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Maintenance Asthma Treatment with Fluticasone/Salmeterol Combination via Diskus: Effect on Outcomes in Inner-City Children Enrolled in TennCare

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Although current national guidelines suggest combination inhaled corticosteroid/long-acting inhaled 2-agonist as the preferred treatment in moderate and severe persistent asthma for children, trials aimed at reducing emergency department (ED) visits and hospitalizations in minority inner-city children have not been conducted with the combination product of fluticasone/salmeterol via Diskus (Advair). This study assessed the effect of fluticasone/salmeterol combinationvia Diskus therapy on hospitalizations and ED visits in children with asthma. We conducted a prospective 1-year study with an intervention group compared with a usual care control group. This study took place at an inner-city university-affiliated children's medical center allergy clinic. Inner-city patients with asthma aged 4–17 years with a history of frequent ED visits and hospitalizations for the 2 previous years were enrolled beginning in July 2001. A control group of inner-cityasthmatic patients was identified via hospital medical records. Patients were prescribed fluticasone/salmeterol combination via Diskus (n = 39) for 1 year and were compared with a usual care control group (n = 39). Although the investigators did not intervene in the control patients, review of their records revealed that all control patients had inhaled corticosteroids prescribed during the intervention period. Outcome measures included ED visits and hospitalizations for 1 yearafter enrollment versus the mean for acute care visits for 2 years before enrollment in the study. The intervention group had a 20% reduction in ED visits, which was significant compared with the control group (p = 0.017); both groups had significant reductions in hospitalizations. The risk of experiencing an asthma exacerbation (ED visit or hospitalization) was reduced by 33% in the intervention group compared with the control group (risk ratio, 0.67; 95% confidence interval, 0.49–0.90; p= 0.005). Our results suggest that fluticasone/salmeterol combination via Diskus is associated with a reduction in risk of acute exacerbations of asthma in inner-city children, including ED visits and hospitalizations.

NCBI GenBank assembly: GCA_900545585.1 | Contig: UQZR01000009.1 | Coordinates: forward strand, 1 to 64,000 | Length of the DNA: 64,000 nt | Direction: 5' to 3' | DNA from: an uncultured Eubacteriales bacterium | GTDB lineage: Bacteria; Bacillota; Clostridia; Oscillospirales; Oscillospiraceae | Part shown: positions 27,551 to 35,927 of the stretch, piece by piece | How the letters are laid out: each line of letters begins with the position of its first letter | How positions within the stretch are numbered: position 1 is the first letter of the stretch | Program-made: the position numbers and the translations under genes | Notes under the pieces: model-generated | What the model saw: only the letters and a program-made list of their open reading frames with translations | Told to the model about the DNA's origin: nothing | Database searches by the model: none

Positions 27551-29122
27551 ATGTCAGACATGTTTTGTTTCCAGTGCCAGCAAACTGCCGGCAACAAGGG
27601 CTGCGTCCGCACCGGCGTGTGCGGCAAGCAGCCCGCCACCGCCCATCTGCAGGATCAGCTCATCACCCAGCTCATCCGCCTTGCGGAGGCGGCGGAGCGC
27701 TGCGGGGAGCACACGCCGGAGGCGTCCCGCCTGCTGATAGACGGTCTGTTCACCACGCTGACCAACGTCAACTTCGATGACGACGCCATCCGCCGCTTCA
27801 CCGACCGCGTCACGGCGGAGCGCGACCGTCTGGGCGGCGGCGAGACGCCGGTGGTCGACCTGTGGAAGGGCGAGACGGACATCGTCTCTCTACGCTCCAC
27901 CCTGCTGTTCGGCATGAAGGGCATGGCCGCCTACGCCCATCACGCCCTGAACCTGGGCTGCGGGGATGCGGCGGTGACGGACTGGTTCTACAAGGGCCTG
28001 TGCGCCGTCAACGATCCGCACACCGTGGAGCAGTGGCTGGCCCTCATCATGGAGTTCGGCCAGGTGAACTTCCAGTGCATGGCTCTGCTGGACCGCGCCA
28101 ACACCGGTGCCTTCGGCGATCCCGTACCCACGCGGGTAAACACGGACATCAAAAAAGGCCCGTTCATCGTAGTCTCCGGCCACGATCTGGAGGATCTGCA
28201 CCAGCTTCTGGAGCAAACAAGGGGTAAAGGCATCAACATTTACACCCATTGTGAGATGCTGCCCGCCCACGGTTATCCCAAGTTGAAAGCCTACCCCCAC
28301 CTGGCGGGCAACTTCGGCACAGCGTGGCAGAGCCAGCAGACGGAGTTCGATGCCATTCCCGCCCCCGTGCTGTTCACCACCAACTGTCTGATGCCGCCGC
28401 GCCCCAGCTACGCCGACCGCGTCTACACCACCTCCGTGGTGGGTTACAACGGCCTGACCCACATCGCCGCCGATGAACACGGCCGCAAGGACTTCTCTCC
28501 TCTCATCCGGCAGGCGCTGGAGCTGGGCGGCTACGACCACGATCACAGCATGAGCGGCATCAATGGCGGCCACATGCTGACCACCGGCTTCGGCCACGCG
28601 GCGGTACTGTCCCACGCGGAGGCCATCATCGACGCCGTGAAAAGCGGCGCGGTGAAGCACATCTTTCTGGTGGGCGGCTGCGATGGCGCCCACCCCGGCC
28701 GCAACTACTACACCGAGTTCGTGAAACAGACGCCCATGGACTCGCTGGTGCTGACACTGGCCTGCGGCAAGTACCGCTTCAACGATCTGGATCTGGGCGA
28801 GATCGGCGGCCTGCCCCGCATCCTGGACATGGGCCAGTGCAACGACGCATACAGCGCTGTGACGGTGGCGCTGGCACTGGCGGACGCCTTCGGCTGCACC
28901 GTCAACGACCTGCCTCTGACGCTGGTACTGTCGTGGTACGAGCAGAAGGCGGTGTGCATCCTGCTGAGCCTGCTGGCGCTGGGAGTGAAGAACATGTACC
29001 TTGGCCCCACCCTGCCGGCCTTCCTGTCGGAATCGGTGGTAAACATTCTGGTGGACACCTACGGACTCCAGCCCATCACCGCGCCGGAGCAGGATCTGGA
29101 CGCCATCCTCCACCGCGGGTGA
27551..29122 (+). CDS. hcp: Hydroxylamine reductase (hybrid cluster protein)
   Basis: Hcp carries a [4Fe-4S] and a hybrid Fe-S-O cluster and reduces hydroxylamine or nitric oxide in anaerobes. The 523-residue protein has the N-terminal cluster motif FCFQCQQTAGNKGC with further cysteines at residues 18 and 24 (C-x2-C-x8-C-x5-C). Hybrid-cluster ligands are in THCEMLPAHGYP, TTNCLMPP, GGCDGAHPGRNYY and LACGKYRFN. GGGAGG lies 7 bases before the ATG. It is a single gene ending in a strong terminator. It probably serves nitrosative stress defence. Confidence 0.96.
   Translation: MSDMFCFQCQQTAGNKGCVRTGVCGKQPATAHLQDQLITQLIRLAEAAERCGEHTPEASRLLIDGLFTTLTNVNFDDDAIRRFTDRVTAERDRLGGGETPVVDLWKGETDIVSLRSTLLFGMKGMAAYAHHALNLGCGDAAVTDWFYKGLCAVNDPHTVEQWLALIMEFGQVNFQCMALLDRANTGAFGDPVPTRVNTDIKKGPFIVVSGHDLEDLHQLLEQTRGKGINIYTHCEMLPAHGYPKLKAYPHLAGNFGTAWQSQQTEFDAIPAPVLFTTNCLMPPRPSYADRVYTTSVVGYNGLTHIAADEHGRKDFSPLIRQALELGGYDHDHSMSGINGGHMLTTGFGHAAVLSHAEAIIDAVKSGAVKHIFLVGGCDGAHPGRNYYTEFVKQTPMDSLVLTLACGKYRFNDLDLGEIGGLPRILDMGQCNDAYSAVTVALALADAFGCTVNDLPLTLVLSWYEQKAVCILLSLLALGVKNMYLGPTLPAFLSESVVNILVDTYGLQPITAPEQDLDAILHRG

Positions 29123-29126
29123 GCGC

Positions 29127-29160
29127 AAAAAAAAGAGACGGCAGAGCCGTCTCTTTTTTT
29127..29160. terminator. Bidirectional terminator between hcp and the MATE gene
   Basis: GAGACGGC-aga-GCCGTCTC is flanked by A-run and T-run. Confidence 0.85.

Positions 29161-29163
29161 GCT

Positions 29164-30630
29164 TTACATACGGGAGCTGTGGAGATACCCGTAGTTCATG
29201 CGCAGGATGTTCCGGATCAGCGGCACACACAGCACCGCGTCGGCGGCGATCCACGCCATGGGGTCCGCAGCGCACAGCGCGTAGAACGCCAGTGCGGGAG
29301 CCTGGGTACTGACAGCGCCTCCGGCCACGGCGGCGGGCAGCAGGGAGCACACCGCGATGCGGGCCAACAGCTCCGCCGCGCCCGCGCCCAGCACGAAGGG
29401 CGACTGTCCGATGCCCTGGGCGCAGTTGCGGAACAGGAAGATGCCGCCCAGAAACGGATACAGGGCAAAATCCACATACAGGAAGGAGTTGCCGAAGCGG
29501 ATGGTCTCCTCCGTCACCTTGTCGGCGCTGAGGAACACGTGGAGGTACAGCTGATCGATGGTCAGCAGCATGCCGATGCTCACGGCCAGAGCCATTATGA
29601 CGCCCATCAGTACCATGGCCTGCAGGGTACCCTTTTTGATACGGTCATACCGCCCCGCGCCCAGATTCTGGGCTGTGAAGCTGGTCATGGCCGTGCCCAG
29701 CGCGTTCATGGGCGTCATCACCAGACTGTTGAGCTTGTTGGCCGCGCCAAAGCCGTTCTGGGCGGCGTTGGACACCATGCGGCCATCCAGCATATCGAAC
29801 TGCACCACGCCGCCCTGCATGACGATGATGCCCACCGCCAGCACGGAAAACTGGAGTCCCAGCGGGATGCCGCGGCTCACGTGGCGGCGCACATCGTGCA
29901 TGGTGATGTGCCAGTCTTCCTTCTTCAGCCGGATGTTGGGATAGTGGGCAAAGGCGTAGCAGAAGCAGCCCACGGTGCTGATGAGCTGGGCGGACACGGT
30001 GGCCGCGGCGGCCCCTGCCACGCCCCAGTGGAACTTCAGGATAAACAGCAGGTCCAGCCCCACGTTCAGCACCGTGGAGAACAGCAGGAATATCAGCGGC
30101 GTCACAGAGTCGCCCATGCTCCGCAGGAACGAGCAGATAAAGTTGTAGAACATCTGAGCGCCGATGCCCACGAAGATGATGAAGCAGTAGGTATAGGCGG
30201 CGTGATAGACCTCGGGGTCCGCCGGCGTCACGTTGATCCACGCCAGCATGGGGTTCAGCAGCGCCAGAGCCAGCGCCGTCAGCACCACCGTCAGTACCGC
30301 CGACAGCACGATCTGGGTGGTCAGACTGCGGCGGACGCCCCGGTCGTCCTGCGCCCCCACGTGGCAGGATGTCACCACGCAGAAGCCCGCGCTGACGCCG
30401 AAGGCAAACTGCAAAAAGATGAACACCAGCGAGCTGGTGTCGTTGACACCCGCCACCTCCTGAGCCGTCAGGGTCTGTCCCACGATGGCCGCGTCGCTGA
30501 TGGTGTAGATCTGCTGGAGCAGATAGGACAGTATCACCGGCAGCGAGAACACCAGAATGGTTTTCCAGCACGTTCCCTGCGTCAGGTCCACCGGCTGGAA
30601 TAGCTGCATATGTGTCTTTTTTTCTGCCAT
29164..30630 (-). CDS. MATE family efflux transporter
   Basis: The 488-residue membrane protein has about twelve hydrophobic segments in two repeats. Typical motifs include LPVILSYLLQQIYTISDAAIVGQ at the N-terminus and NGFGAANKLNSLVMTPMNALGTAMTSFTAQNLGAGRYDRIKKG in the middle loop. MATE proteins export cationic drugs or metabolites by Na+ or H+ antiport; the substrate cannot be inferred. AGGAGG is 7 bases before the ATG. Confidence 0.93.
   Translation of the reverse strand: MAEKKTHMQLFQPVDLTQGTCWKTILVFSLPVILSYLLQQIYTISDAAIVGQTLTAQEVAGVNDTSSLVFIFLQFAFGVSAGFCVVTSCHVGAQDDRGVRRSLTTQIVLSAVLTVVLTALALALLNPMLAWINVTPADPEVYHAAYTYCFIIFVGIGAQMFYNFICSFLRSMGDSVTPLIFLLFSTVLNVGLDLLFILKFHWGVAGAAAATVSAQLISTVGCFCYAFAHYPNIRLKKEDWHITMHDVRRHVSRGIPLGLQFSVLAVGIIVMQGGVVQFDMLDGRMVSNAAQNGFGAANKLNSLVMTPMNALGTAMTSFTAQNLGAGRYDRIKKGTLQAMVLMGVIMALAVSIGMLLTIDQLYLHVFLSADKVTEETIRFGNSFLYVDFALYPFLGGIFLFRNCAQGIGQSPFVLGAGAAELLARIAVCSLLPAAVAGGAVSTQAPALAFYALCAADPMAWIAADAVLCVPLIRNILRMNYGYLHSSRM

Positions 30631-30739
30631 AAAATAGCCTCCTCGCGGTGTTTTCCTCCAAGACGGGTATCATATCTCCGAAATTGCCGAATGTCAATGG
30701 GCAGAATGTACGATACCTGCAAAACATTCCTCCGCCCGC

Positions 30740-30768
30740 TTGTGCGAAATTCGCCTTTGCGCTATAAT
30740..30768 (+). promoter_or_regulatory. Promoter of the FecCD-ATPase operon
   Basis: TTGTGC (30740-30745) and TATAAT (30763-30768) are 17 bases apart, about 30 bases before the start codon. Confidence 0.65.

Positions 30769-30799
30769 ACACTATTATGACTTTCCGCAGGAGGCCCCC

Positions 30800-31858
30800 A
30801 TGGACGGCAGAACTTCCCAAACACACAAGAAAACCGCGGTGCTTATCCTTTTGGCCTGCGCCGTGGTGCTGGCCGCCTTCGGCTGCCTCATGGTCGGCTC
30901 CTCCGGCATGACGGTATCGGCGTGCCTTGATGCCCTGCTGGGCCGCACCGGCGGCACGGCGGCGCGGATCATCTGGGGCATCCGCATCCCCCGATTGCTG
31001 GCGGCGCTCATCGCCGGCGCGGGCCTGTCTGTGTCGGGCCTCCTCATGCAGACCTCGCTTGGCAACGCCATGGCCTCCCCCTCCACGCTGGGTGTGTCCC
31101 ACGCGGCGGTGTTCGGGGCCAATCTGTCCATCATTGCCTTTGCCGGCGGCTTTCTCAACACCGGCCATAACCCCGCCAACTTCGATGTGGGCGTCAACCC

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Document Type: Research Article

Publication date: March 1, 2005

More about this publication?
  • Allergy and Asthma Proceedings is a peer reviewed publication dedicated to distributing timely scientific research regarding advancements in the knowledge and practice of allergy, asthma and immunology. Its primary readership consists of allergists and pulmonologists.

    The goal of the Proceedings is to publish articles with a predominantly clinical focus which directly impact quality of care for patients with allergic disease and asthma and by having the potential to directly impact the quality of patient care. AAP welcomes the submission of original works including peer-reviewed original research and clinical trial results. Additionally, as the official journal of the Eastern Allergy Conference (EAC), AAP will publish content from EAC poster sessions as well as review articles derived from EAC lectures.

    Featured topics include asthma, rhinitis, sinusitis, food allergies, allergic skin diseases, diagnostic techniques, allergens, and treatment modalities. Published material includes peer-reviewed original research, clinical trials and review articles.

    Articles marked "F" offer free full text for personal noncommercial use only.

    The journal is indexed in Thomson Reuters Web of Science and Science Citation Index Expanded, plus the National Library of Medicine's PubMed service.
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